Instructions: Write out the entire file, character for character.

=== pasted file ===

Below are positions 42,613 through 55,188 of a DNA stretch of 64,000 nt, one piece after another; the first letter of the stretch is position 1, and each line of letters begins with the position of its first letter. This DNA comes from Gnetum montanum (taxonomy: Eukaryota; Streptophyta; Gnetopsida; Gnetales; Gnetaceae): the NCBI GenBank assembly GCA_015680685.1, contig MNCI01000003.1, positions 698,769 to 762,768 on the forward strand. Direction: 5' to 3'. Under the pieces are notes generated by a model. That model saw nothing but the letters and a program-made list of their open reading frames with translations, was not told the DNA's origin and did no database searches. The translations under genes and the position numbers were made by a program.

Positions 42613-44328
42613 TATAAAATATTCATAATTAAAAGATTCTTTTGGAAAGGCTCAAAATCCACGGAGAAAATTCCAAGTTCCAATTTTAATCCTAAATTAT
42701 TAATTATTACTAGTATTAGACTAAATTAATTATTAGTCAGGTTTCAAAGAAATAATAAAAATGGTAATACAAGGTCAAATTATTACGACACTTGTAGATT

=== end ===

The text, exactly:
Below are positions 42,613 through 55,188 of a DNA stretch of 64,000 nt, one piece after another; the first letter of the stretch is position 1, and each line of letters begins with the position of its first letter. This DNA comes from Gnetum montanum (taxonomy: Eukaryota; Streptophyta; Gnetopsida; Gnetales; Gnetaceae): the NCBI GenBank assembly GCA_015680685.1, contig MNCI01000003.1, positions 698,769 to 762,768 on the forward strand. Direction: 5' to 3'. Under the pieces are notes generated by a model. That model saw nothing but the letters and a program-made list of their open reading frames with translations, was not told the DNA's origin and did no database searches. The translations under genes and the position numbers were made by a program.

Positions 42613-44328
42613 TATAAAATATTCATAATTAAAAGATTCTTTTGGAAAGGCTCAAAATCCACGGAGAAAATTCCAAGTTCCAATTTTAATCCTAAATTAT
42701 TAATTATTACTAGTATTAGACTAAATTAATTATTAGTCAGGTTTCAAAGAAATAATAAAAATGGTAATACAAGGTCAAATTATTACGACACTTGTAGATT